Car Accidents: Legal FAQ

Car accidents injure more than 2 million people each year around the country. The aftermath is often more challenging and costly than one would expect. After the initial impact, a victim's normal daily activities can be significantly disrupted. There are a number of important personal and legal car accident questions that must be addressed, including:

  • Will my body heal properly?
  • How much time will I lose from work?
  • Can I file a lawsuit?
  • What if I was partially at fault?

Here are answers to some commonly asked questions.

Should I file a lawsuit or let the insurance company handle it?

A majority of car accident injury claims are settled out of court. In such cases, both sides agree upon a settlement before a lawsuit is ever filed. However, there are several factors to consider before accepting a settlement offer.

You might not recover all of the money you need for medical bills by going through the standard insurance process. Getting into an accident with a driver who either does not have insurance or has insufficient coverage could leave you in a financial bind.

Working with your insurance company might not always provide the best result. Insurers should have the best interests of policyholders in mind but they are still looking at the bottom line. They may settle quickly to avoid paying additional expenses.

Should I go to court?

There are circumstances under which pursuing the matter in court is advisable. Perhaps the insurance company has not responded to your demand letter. If there is a response, maybe the offer is unreasonable for the harm you have sustained. If you are having doubts about accepting a settlement offer from the insurance company, you may want to contact a car accident lawyer to discuss the merits of your case.

Do I need to see a doctor after an accident?

A car accident is a traumatic event for most people. After what appears to be a minor accident, you might not manifest symptoms immediately. Still, a great deal of force occurs from even low-speed collisions.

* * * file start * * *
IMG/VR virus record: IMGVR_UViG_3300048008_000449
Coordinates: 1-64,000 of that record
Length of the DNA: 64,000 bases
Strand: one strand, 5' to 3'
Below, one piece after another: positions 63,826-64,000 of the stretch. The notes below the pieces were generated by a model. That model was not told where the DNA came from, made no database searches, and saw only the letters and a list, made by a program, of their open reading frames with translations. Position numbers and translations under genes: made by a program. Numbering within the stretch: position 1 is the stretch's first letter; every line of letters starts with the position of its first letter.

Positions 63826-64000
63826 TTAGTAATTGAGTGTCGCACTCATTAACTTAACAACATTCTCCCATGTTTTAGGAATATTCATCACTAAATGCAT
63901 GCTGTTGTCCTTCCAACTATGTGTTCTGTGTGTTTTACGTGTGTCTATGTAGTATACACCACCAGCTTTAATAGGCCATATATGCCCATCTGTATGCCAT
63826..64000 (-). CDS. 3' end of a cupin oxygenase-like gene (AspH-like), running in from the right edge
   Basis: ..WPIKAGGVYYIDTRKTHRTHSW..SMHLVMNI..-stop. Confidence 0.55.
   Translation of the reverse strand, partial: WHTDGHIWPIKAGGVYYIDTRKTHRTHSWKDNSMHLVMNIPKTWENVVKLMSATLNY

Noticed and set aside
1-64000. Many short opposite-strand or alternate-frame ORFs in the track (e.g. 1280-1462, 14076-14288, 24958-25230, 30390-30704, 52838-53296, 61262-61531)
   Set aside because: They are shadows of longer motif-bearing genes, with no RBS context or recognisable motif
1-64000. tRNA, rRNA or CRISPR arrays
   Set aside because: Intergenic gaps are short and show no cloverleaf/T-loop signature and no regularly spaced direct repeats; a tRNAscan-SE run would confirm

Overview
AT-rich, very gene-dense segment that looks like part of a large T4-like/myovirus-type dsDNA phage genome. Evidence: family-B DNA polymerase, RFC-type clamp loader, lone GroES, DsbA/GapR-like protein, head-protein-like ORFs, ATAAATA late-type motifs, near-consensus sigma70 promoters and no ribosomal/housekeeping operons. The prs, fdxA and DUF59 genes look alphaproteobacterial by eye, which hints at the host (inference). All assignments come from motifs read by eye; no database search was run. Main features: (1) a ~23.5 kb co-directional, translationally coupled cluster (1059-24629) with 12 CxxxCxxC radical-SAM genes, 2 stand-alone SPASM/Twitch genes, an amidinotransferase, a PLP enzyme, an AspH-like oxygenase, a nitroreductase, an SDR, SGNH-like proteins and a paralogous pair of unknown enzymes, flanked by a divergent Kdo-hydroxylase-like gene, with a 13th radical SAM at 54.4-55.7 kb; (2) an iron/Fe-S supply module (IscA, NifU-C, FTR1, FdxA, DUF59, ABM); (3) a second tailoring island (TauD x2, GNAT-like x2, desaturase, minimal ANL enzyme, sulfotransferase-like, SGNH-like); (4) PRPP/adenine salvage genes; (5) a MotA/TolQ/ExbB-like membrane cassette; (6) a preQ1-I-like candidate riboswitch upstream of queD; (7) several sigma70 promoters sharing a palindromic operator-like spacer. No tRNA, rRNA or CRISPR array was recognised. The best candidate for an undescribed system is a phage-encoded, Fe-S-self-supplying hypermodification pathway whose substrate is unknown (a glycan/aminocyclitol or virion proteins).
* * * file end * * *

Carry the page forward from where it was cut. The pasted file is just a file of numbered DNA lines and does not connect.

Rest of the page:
Your body releases endorphins and adrenaline during the impact, which can increase your energy level while decreasing the level of pain you feel. However, feeling fine immediately after the accident does not mean that nothing is wrong. Once the chemical rush subsides, you may begin feeling the pain.

Because of this, you should see a doctor as soon as possible after an accident. Even with a small level of discomfort, your doctor can assess whether you sustained serious injuries. Your doctor can monitor symptoms that may arise from potential injuries.

If you decide to file a claim, it's crucial to demonstrate that you sought medical treatment within a reasonable time frame after the accident. Waiting too long to see the doctor may give the insurance adjuster a reason to argue that your injuries were not that serious or that they were incurred in another incident.

Should I release my medical records to the insurance adjuster?

As your claim progresses, the insurance adjuster may want all documentation of your injuries, including medical treatment. In some situations, you might be asked to submit to an independent medical examination.

Typically, your demand letter would have included copies of the medical records connected to the injuries you sustained in the accident. Unfortunately, this type of request may be an attempt to acquire records about your medical history. In such cases, the adjuster may seek to find something that can be used to discredit your case. Any information not related to your case is most likely unreasonable and you are not obligated to comply.

What happens if the accident was partly my fault?

Even if a car accident was partially your fault, you could still be entitled to receive compensation in many states. However, you should not discuss your actions leading up to the accident with anyone before speaking with a car accident lawyer. A personal injury lawyer can also help answer any car accident questions you may have.

The information on this page is meant to provide a general overview of the law. The laws in your state and/or city may deviate significantly from those described here. If you have specific questions related to your situation you should speak with a local attorney.

Additional Auto Accident Articles

Search LawInfo's Auto Accident Resources